Natural yards typically incorporate native plants. After all, natural yards seek to emulate nature, which generally means using the plant species that nature put in that spot.
What really defines a natural yard, though, is not the species used, but the way they are arranged and maintained.
For example, nature doesn’t plant in straight rows. Nature doesn’t pile hills of mulch around trees. Nature doesn’t put taller plants in the back. Nature doesn’t prevent pollinated flowers from turning into seedheads, and nature never thinks that plants are too big. Thus, in a natural yard, different species are mingled together, plants are allowed to complete their life cycles, and the gardener otherwise strives to replicate the way nature does things.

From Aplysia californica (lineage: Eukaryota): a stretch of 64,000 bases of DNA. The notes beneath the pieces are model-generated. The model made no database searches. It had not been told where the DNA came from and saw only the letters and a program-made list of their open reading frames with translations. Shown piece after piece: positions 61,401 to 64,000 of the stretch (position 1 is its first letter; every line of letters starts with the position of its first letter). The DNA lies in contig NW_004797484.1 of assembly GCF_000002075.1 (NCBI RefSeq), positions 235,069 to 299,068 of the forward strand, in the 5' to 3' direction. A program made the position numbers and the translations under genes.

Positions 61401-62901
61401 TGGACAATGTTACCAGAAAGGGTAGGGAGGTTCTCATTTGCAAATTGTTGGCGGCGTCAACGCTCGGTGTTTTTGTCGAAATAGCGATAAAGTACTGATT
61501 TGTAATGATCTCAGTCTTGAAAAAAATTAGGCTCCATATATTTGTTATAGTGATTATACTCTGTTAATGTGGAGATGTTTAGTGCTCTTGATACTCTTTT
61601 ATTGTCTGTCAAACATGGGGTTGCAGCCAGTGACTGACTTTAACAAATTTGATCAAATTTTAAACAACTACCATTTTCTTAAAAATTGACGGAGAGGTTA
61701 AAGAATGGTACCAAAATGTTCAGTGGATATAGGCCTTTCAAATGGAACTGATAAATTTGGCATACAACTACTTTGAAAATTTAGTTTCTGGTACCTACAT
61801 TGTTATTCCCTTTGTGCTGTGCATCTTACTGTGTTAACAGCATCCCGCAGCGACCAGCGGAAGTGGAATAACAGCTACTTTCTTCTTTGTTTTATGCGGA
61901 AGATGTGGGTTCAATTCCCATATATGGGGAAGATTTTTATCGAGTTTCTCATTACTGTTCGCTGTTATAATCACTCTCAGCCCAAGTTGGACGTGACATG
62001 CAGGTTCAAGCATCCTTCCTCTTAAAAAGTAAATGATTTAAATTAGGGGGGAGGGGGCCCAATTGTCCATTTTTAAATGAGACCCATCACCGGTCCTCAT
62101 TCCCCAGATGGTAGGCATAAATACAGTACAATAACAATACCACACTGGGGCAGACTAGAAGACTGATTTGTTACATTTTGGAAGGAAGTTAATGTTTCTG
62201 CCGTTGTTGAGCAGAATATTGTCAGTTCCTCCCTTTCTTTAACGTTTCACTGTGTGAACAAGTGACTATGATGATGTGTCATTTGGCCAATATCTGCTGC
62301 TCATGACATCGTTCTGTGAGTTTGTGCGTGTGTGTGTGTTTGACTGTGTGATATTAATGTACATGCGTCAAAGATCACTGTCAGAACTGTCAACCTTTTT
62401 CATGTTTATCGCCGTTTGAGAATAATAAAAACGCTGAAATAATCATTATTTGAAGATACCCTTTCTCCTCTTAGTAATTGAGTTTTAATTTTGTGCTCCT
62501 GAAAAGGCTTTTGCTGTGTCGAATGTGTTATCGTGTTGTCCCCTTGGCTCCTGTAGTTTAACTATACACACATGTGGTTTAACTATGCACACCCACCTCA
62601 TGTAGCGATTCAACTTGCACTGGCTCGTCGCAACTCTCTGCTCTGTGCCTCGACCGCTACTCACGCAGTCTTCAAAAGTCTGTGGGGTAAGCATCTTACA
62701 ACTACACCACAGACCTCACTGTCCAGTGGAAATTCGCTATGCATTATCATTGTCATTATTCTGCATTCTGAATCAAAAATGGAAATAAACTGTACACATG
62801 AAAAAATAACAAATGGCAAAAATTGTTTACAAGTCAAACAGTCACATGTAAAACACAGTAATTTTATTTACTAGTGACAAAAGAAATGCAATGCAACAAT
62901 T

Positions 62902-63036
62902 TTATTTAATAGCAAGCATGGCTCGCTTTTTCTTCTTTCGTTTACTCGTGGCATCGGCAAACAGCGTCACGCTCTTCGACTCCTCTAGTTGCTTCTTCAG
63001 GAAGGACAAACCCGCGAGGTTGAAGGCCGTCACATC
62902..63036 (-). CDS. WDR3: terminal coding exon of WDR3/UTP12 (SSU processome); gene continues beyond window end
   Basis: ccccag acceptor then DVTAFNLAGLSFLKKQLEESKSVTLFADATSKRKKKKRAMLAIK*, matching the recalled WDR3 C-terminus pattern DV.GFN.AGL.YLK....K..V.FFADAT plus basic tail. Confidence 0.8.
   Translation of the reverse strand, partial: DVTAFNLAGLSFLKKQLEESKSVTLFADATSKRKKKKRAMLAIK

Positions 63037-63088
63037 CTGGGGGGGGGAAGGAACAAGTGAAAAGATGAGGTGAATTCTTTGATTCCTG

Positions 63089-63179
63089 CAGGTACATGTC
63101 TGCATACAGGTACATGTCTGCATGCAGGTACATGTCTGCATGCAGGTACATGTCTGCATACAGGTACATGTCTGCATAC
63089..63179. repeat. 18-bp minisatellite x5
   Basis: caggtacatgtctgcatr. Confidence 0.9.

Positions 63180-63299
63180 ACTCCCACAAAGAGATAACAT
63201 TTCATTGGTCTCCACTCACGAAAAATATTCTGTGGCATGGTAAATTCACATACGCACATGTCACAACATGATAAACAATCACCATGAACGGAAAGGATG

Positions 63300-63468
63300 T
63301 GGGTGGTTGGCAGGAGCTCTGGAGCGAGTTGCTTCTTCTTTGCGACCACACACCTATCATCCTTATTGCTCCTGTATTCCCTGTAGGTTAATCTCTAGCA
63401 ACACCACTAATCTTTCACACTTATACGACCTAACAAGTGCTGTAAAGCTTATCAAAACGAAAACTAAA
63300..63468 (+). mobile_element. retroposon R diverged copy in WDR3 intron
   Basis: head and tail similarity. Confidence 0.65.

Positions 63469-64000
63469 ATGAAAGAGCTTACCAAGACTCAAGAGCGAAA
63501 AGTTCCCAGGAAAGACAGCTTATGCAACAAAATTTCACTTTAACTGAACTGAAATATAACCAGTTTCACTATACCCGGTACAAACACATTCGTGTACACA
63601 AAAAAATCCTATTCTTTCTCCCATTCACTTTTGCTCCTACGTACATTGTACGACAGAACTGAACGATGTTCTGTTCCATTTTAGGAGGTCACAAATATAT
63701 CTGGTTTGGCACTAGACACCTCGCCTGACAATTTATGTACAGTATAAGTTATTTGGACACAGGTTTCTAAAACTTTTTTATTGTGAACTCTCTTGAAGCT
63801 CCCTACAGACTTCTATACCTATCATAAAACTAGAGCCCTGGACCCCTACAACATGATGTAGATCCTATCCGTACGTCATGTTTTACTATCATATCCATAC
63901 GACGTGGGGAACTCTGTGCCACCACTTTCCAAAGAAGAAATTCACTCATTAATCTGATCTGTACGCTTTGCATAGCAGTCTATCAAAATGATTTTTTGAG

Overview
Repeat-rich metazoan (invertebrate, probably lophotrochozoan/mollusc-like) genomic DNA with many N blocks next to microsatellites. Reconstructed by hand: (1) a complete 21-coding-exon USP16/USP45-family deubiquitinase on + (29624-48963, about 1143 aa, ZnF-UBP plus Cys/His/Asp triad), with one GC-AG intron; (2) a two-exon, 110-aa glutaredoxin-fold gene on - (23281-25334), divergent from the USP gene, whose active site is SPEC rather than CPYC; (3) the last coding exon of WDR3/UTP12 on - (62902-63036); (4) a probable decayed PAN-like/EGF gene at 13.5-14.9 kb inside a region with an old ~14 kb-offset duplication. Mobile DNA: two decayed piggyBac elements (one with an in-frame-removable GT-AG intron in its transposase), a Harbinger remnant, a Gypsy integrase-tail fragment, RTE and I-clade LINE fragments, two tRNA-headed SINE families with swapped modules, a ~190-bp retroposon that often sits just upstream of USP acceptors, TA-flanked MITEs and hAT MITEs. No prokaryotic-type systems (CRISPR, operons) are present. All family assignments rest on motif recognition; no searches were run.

All the horticultural practices associated with conventional yards, however, can be used with native plants. A gardener could plant native perennials in flower beds, sort them by color, spray them with pesticides, and cut them down in the fall. This may be just the right approach for some gardeners – but it is not a natural yard. It is a native plant garden.
The idea that “natural yard” means “a conventional garden, just with native plants” leads some people to be surprised and unhappy when a neighbor’s natural yard resembles a wild landscape more than the tidy flower beds that many suburbanites are used to. Understanding that a true natural yard incorporates fundamentally different maintenance practices aimed at a fundamentally different goal can help people understand that those exuberantly-growing native plants look just as they’re supposed to.